Finding the Right Dosage is Crucial to Success.

We’re big fans of microdosing cannabis. It’s the best way to find out photo of tiny gummies made micodosing which can be used for sleepwhat works for you and to avoid some of the after-effects of consuming too much cannabis for sleep. Those effects can include dry mouth, red eyes and feeling groggy in the morning. Start small, one or two puffs if you’re smoking and if you’re using a tincture or an edible—try 5 mg to start and see how it works for you.

What’s the Right Strain?

There’s a lot of talk about sativa or indica and whether a strain really matters. In the case of choosing cannabis for sleep doing some research about strains will help you determine whether what you consume will help relax you or make your sleep issues worse.  Leafly has a great strain guide and your caregiver or budtender should be able to give you some direction, too. Keep in mind, indica tends to be more relaxing than sativa, and a hybrid for sleep should be indica dominant.

Smoking vs. Edibles.

We tend to favor edibles for sleep only because of their long-lasting power. While an edible will take longer to take effect, it stays with you longer, too. You’ll want to consume your edible about 90 minutes before you hit the bed so the relaxing properties are working. If you choose to smoke, you can do that right before you brush your teeth and hop between the sheets and don’t smoke in bed!

It Might Help with Sleep Apnea.

Sleep apnea is a condition where the sleeper has frequent obstructions of breathing that can last from a few seconds to several minutes. Sleep apnea causes a person to wake up throughout the night and disturbs the sleep cycle. Some people stop breathing up to 30 times in an hour. People with sleep apnea are prone to headaches, daytime drowsiness and irritability. There has been limited research on using cannabis to help with sleep apnea—a small study with 17 people showed promise, but it’s not enough participants to give us faith in its result. What researchers are learning, though, is that THC can help restore breathing stability with serotonin signals to the brain.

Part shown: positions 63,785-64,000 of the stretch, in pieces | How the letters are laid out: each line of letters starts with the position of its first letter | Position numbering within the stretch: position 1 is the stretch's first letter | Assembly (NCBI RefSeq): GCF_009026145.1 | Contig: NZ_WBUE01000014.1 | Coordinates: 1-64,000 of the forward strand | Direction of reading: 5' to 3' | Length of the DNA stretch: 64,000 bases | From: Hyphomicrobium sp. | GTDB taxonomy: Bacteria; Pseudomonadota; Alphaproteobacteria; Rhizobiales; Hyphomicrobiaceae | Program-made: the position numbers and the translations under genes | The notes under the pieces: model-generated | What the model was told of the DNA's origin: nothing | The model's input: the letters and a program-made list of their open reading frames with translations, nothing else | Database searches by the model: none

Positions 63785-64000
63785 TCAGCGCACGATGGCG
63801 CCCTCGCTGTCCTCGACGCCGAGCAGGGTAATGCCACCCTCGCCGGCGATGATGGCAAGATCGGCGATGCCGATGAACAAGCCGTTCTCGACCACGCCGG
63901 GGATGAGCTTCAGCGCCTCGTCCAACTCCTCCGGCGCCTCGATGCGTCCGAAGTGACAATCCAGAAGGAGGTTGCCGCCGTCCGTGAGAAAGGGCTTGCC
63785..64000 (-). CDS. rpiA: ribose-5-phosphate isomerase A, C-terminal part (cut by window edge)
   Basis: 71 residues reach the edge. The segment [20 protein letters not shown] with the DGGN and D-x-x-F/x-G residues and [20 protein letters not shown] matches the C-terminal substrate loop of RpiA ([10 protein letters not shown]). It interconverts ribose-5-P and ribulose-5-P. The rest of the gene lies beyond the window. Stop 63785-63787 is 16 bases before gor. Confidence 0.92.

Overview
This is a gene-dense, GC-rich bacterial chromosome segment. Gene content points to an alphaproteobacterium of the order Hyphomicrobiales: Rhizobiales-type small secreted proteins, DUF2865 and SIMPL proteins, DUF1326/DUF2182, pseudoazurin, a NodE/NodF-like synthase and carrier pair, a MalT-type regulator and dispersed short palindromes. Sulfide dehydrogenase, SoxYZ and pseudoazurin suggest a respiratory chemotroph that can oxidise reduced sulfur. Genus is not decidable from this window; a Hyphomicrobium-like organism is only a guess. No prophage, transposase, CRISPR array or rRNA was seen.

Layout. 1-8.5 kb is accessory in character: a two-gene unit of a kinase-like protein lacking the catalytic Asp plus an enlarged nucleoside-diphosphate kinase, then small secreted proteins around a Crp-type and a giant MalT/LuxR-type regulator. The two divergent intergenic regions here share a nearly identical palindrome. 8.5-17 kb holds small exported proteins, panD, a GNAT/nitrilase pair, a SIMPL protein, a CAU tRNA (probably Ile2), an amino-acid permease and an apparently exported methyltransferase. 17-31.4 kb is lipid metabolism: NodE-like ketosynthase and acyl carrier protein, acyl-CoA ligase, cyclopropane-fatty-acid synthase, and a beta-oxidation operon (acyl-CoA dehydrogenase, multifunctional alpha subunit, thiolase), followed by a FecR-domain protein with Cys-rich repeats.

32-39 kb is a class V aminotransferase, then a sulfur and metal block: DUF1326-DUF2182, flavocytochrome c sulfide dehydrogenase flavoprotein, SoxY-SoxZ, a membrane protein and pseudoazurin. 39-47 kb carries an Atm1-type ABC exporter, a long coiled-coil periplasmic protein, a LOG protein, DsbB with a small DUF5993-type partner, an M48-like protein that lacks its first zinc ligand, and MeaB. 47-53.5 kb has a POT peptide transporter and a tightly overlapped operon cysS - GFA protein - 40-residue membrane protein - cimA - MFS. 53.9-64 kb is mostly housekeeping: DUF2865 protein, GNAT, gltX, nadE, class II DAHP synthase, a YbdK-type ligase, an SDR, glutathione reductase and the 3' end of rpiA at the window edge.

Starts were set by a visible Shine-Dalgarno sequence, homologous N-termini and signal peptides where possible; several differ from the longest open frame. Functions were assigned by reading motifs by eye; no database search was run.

Love Your Dreams?
You Might Miss Them if You’re Trying Cannabis for Sleep.

sheep sleeping in a meadow, they don't use cannabis for sleep!One of the biggest complaints people have about using cannabis for sleep is that interferes with dreams. Dreams happen in the REM cycle of sleep, which is the last cycle of sleep during the night and we know cannabis interferes with that process. Cannabis that is high in CBD and lower in THC might help restore some of your REM dream sleep and help you relax more.

If you’ve had trouble sleeping in the past, then you know that experimentation is key to getting it right and cannabis for sleep is much the same.

reading glasses and some content for a new marijuana business that might need a cannabis investor

How to Win Over a Cannabis Investor: What Entrepreneurs Need to Know

You’ve got your cannabis startup going: the license is in process, your business plan completed, marketing plan written, site plan done, security and operations are all there. Things are looking good, except for the money part. You need a cannabis investor or two to help make it happen.

Before You’re Ready to go to The Dance, Make Sure You Know The Steps.

We talked with Eric Seifert about the relationship between investors and cannabis entrepreneurs and what startups need to know when seeking an investment partner.

eric siefert connects cannabis entrepreneur with cannabis investorsEric has been working with investors and startups outside of cannabis for a decade at the Michigan SBDC and since leaving the SBDC has been helping bridge the funding gap in the cannabis space. His company, Left Coast Capital works with investors looking for solid businesses, in cannabis and other businesses as well. Here are ten things Eric says cannabis entrepreneurs need to know before opening themselves up to an investor.